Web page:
A Healthy Cuban Dinner, Courtesy of Veganomicon Author Terry Hope Romero

A Meal Put Together from Viva Vegan

When I went to Cuba at the turn of the millennium, I was thrilled to discover state-run vegetarian cafeterias, supposedly part of Cuba’s efforts to reduce heart disease. Authentic Cuban vegetarian is a rare treat. After all, the quintessential vegetarian foodstuff is the soybean and—as tasty as tofu is—it doesn’t lend itself to Spanish food.Viva Vegan book cover Since that trip many years ago, I’ve never encountered Latin vegetarian recipes.

That’s why I was so excited to discover Viva Vegan from Terry Hope Romero, the author of the best-selling cookbook, The Veganomicon. Viva Vegan shows readers how to make 200 different Latin vegan recipes. The book is divided not by country but by type of food. Romero fills readers in on on the pantry and tools typical to the Latin kitchen. Appendices include shopping lists and menu ideas, but today I’ve decided to share a menu of my own.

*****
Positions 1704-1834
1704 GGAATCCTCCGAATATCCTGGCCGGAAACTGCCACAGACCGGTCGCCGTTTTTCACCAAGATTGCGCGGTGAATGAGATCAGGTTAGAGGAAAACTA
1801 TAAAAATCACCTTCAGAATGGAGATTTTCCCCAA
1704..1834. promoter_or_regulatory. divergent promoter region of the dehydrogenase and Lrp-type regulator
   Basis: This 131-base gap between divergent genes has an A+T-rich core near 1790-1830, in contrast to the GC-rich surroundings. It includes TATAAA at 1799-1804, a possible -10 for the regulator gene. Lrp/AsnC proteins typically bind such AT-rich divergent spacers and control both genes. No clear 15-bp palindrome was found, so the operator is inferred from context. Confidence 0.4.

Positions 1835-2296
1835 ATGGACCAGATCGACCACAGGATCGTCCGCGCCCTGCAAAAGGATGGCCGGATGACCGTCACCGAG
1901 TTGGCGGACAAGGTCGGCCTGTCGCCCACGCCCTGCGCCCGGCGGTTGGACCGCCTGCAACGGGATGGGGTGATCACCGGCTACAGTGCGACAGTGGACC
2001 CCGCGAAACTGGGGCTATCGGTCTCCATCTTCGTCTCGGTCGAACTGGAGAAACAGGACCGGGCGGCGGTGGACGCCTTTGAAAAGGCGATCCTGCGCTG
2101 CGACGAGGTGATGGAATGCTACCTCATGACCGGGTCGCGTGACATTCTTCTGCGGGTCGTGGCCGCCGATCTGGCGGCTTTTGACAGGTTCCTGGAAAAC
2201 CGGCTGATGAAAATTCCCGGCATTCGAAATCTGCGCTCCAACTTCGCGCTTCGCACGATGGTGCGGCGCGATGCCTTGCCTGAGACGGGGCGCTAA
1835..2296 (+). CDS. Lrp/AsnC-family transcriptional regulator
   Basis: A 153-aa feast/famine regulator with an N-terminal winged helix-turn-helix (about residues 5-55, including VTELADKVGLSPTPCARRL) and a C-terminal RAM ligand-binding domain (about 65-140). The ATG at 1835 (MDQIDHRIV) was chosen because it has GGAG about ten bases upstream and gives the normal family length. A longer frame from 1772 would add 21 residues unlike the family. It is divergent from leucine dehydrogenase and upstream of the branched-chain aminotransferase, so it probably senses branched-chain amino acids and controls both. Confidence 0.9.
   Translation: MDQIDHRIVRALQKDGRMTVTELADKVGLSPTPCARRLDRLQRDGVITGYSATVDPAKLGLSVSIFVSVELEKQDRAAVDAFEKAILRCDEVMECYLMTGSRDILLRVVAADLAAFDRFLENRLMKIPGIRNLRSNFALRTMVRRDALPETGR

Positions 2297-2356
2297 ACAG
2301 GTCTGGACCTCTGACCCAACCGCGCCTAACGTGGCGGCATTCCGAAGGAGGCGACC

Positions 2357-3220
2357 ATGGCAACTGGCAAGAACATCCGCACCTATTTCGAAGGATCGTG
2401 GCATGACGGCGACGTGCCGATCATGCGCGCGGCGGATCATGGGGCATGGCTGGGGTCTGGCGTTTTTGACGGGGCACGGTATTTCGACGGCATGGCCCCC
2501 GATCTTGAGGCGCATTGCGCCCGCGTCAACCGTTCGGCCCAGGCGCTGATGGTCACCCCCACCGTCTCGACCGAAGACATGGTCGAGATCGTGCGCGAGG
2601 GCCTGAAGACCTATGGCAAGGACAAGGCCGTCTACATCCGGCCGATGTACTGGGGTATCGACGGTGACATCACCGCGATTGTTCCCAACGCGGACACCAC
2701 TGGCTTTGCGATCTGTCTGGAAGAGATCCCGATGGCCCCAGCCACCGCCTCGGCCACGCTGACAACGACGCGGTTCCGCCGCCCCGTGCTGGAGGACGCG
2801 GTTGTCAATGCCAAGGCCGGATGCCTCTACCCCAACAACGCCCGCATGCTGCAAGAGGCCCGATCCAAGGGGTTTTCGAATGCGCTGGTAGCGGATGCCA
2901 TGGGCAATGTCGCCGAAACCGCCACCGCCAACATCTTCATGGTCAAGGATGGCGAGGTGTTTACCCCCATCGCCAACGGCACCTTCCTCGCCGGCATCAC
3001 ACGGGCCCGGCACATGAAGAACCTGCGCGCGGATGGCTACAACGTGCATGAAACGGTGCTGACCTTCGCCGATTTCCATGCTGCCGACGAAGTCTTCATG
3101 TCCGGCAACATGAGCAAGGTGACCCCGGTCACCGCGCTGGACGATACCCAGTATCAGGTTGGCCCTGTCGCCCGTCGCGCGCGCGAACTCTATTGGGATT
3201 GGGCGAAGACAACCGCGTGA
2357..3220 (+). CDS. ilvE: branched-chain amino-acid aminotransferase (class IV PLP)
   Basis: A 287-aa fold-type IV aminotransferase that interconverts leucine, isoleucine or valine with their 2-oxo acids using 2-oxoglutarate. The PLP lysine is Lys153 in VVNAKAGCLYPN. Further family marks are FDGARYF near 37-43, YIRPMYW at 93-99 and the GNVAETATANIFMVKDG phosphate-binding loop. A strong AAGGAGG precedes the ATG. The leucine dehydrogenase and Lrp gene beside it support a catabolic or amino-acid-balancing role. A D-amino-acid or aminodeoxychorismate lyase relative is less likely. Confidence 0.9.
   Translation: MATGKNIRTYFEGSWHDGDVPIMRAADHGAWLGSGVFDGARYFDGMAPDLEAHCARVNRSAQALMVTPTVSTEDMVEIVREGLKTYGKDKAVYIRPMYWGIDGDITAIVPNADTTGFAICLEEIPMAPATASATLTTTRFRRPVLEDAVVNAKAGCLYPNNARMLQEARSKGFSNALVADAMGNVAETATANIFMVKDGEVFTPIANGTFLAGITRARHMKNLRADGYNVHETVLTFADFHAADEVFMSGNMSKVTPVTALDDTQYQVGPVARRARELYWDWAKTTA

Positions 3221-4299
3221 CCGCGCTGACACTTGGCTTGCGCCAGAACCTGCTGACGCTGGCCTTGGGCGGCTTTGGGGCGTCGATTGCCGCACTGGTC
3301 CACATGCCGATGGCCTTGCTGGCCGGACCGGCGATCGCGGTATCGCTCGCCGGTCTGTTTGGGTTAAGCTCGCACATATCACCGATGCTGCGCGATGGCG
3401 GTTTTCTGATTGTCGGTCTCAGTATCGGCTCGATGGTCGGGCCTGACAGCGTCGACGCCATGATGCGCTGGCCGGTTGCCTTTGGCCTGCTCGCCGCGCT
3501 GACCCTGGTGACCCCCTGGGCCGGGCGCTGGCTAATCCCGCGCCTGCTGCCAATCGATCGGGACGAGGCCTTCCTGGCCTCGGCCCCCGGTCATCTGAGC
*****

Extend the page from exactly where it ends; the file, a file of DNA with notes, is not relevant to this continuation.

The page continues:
Viva Vegan has recipes from all over the Spanish-speaking world, but I want to share those that remind me of Cuba. I got in touch with the publishers to put together this incredible meal that includes, sangria, “chicken” and yellow rice, and sweet fried plantains. I chose arroz con pollo because it’s the meal I most associate with my bisabuela’s cooking and vegan chicken and yellow rice is a rare find. Romero uses seitan as a substitute for chicken. Seitan can be purchased in the health food section of your grocery store, or you can use the seitan recipe she provided for us below.

Finally, annatto oil is a common ingredient in many Latin recipes, including our main course. In a pinch, you may find it at your grocery store. But we’ve provided Romero’s own homemade annatto oil recipe. Let’s get started!

To Wet Your Whistle: Sangria

It’s not a Spanish meal without this timeless blend of wine, brandy, and fruit juice. Although sangria is often associated with the Old World, it’s enjoyed all over the Americas. Oranges, lemons, or apples are classic additions, but I gravitate toward tropical fare such as papaya, mango, or pineapple. It is strong, but you can go easy on the brandy, if you like, or toss in an ice cube for a gentler sangria.